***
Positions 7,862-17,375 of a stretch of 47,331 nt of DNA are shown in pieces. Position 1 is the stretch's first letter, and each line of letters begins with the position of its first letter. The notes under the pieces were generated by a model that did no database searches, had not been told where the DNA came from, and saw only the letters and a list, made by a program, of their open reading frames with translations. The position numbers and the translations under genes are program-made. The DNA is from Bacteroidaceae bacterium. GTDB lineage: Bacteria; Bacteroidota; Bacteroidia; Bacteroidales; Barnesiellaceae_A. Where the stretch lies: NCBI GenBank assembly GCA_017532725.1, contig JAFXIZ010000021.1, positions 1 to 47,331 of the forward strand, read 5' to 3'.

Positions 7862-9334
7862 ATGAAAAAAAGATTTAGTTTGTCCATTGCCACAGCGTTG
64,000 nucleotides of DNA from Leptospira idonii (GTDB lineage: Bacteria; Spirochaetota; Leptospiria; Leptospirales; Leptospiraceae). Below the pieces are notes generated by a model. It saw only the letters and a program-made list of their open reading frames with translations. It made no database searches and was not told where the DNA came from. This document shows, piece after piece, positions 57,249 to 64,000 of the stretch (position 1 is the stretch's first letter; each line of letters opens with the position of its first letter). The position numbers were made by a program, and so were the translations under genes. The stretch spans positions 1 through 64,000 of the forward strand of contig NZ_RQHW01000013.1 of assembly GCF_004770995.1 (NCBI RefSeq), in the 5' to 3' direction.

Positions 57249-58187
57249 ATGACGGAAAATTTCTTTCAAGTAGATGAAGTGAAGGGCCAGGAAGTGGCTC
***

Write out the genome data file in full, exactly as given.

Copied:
Positions 7,862-17,375 of a stretch of 47,331 nt of DNA are shown in pieces. Position 1 is the stretch's first letter, and each line of letters begins with the position of its first letter. The notes under the pieces were generated by a model that did no database searches, had not been told where the DNA came from, and saw only the letters and a list, made by a program, of their open reading frames with translations. The position numbers and the translations under genes are program-made. The DNA is from Bacteroidaceae bacterium. GTDB lineage: Bacteria; Bacteroidota; Bacteroidia; Bacteroidales; Barnesiellaceae_A. Where the stretch lies: NCBI GenBank assembly GCA_017532725.1, contig JAFXIZ010000021.1, positions 1 to 47,331 of the forward strand, read 5' to 3'.

Positions 7862-9334
7862 ATGAAAAAAAGATTTAGTTTGTCCATTGCCACAGCGTTG
64,000 nucleotides of DNA from Leptospira idonii (GTDB lineage: Bacteria; Spirochaetota; Leptospiria; Leptospirales; Leptospiraceae). Below the pieces are notes generated by a model. It saw only the letters and a program-made list of their open reading frames with translations. It made no database searches and was not told where the DNA came from. This document shows, piece after piece, positions 57,249 to 64,000 of the stretch (position 1 is the stretch's first letter; each line of letters opens with the position of its first letter). The position numbers were made by a program, and so were the translations under genes. The stretch spans positions 1 through 64,000 of the forward strand of contig NZ_RQHW01000013.1 of assembly GCF_004770995.1 (NCBI RefSeq), in the 5' to 3' direction.

Positions 57249-58187
57249 ATGACGGAAAATTTCTTTCAAGTAGATGAAGTGAAGGGCCAGGAAGTGGCTC